- Almost all the computers hit by the WannaCry ransomware attack earlier this month were running Windows 7, not Windows XP, according to research from Kaspersky Lab. Initial reports of the attack indicated Windows XP was one of the primary targets.
- Though the rate of WannaCry incidents have slowed, hackers are trying to reignite the cyberattack by using the Mirai botnet, which emerged last year, to target the kill-switch that stops WannaCry, Wired reports. If the malicious actors prove successful, the rash of ransomware could start spreading once again.
- Thus far researchers have been able to deter the Mirai botnet attacks, but almost as soon as the kill-switch was activated, hackers have directed botnet attacks against the domain. The security researcher who discovered the kill-switch, said the domain has had DDoS attacks almost every day, according to Wired.
Early reports of the attack pointed to much older versions of Windows as the primary target of the ransomware. But attacks against Windows XP were minimal. Instead, malicious actors targeted versions of Windows 7. Even Windows 10 suffered from the attack, however Kaspersky said those are related to testers and manual infections.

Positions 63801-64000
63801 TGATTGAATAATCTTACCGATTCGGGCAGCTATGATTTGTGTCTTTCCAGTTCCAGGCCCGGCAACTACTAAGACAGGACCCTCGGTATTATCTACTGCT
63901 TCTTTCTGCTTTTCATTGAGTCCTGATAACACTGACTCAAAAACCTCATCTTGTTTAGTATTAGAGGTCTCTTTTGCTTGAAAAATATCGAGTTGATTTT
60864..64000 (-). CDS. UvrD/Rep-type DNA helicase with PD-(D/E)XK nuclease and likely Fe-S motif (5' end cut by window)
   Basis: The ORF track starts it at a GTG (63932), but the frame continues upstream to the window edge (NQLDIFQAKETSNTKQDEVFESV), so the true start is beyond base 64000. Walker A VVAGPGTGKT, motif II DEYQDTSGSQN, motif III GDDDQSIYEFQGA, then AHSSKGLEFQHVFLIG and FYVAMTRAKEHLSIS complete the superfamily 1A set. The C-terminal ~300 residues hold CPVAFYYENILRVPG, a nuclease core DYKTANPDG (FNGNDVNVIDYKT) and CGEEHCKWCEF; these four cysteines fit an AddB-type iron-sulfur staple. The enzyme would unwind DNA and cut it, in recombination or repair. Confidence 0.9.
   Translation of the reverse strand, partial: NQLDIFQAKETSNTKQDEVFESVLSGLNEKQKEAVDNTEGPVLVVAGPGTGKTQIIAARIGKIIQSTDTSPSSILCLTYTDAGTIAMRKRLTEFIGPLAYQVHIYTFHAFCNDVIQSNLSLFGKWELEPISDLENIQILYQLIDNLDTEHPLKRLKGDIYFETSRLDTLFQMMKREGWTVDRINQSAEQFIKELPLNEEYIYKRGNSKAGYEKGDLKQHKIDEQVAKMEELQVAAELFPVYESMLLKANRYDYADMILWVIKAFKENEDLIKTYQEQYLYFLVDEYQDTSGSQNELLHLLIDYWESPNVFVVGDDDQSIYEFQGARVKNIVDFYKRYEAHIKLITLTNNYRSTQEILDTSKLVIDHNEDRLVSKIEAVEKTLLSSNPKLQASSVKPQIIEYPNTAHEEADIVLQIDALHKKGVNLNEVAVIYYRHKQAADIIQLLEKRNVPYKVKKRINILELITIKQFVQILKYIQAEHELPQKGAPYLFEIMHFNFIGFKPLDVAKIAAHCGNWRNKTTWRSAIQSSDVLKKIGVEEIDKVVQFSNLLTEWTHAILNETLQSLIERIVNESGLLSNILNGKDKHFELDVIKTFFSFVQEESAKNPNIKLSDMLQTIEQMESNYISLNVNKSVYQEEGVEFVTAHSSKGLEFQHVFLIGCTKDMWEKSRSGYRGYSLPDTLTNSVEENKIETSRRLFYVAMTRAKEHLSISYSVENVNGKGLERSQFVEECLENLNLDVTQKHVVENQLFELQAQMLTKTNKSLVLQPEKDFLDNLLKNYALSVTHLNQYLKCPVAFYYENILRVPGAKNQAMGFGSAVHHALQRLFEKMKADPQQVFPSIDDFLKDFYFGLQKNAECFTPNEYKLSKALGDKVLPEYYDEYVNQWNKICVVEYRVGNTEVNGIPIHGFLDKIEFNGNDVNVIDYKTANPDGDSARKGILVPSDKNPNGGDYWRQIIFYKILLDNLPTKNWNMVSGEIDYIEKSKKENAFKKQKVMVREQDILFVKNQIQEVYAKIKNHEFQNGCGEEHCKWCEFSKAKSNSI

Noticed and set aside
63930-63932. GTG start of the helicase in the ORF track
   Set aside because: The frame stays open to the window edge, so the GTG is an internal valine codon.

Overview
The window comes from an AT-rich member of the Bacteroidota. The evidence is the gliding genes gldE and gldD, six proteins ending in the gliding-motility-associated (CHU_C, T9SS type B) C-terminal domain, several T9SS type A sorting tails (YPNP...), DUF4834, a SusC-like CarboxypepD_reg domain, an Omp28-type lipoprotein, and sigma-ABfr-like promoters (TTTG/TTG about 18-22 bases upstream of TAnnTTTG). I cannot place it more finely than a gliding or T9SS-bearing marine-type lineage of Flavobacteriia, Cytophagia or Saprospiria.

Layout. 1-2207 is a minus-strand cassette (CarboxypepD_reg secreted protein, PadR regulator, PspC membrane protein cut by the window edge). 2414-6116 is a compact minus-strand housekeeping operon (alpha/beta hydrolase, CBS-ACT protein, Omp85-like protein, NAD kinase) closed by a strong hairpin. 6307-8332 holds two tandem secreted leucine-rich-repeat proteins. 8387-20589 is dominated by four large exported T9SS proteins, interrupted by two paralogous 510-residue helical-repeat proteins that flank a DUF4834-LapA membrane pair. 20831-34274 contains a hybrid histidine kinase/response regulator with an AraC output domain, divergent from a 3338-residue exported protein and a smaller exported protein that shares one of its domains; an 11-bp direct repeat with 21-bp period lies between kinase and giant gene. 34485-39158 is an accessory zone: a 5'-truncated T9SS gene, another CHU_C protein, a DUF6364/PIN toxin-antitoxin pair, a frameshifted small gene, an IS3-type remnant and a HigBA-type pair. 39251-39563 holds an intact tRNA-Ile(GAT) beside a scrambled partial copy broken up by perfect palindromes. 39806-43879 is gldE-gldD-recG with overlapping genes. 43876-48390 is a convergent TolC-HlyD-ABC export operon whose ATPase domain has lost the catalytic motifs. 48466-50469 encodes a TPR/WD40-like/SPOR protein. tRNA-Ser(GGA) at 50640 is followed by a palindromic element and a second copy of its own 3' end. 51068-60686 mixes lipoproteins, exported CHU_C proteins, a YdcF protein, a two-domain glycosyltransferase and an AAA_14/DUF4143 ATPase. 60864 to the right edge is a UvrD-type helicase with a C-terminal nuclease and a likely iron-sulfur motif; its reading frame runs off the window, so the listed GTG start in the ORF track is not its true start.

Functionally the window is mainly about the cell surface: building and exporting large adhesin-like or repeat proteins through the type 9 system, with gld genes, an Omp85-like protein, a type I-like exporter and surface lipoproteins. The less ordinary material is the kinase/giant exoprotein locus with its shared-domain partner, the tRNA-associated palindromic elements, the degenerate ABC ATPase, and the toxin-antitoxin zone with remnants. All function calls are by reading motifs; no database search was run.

As of last week's count, the WannaCry cyberattack reached 200,000 targets in at least 150 countries, the head of the European Union's police agency reported. The attack disrupted at least 16 hospitals in England as well as large international companies including FedEx, telecom companies Telefónica of Spain and Megafon of Russia and car maker Nissan. Russia's Interior Ministry and several Chinese universities were also affected.
Experts were initially concerned that as people returned to work May 15, they could start WannaCry up again. So far that doesn’t appear to have happened, and no significant reports of new breakouts have occurred. But if attackers successfully take down the kill-switch, the malware could start spreading once again.
It's yet another example of how important it is to update software. Despite Windows 10’s rise, Windows 7 is still the most popular OS, and could remain so for a long time. Unfortunately, more attacks like WannaCry may have to take place before more organizations grow concerned enough to upgrade to more secure software like Windows 10.